A professor of agricultural and biological engineering, Joseph Irudayaraj, and his team of researchers from Purdue University have come up with a method that will be able to detect the presence of cancer cells in the body and even measure the amount present. The method uses very tiny gold particles (more than a thousand sizes smaller than the width of a strand of human hair) that have tails of synthetic DNA.
These gold particles bind to BRCA1 messenger RNA splice variants. These are fragments or pieces of genetic material that can show if there are any cancer cells and what stage the breast cancer is at. BRCA1 is a gene that suppresses tumors. It can however turn a cell cancerous in certain conditions. If this gene is being expressed in quantities lower than normal then it shows a possibility of breast cancer.
Irudayaraj teamed up with who was then his graduate research assistant, Kyuwan Lee, and first engineered the gold nanoparticles. They then tagged strands of DNA that correspond to BRCA1 mRNA splice variants. These nanoparticles attach themselves to both ends of mRNA splice variants when injected into a cell.
To determine the actual number of mRNA (messenger RNA) splice variants present in a cell, they use a light on the gold nanoparticles. It shines differently depending on the activity on the other. A gold nanoparticle on its own (known as a monomer) will be green when the light is shone on it but when a pair of gold nanoparticles binds to an mRNA splice variant (known as a dimer) it will appear red.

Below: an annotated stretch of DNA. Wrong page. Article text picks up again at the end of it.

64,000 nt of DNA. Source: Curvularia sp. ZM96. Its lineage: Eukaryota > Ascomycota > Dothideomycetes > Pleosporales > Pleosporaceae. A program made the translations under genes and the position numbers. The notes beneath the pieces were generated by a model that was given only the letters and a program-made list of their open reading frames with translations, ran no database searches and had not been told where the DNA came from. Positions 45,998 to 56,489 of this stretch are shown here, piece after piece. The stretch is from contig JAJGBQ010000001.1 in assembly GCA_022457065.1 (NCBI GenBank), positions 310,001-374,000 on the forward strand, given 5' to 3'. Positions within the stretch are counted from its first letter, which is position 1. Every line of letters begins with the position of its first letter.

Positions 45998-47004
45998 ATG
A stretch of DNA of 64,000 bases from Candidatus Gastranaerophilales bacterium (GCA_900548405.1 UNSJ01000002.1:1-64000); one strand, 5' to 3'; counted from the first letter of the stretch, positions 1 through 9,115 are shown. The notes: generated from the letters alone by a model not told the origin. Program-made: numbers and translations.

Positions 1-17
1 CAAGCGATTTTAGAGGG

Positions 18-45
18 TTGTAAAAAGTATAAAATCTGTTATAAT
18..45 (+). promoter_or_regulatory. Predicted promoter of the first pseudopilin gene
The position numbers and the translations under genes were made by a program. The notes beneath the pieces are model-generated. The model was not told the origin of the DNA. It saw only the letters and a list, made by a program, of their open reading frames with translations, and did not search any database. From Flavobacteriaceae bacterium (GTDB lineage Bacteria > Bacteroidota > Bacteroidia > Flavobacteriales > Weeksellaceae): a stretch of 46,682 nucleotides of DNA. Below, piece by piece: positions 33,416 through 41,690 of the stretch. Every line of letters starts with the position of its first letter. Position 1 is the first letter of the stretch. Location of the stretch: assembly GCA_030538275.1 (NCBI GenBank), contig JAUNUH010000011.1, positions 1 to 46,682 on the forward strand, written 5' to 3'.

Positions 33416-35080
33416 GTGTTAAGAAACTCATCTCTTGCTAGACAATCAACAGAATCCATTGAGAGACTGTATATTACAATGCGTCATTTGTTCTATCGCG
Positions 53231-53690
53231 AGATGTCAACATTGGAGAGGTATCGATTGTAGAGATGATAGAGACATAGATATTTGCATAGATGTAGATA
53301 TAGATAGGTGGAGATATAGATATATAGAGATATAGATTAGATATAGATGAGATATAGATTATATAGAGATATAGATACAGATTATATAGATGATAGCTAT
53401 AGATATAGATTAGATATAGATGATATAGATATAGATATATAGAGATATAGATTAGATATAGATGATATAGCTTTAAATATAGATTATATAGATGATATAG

The two different particles scatter light differently. By studying these patterns the researchers were able to tell the difference between the two. Spectroscopy, a measure of how light scatters when it meets an object, was one of the methods used. Another method used was the colorimetric image that showed the different colors of the particles. The whole process can take about 30 minutes.
Current methods used for diagnosis of cancer use samples that consist of hundreds or even thousands of cells. This does not provide enough information about how the genes involved with cancer are being produced at the lowest level, in cells. Splice variants give specific details about the specific proteins being expressed.
Irudayaraj is however tweaking the process so as to make it faster, thus allowing it for use in tissue biopsies. This method will allow doctors to give treatment that is specific to each patient’s stage or level of sickness.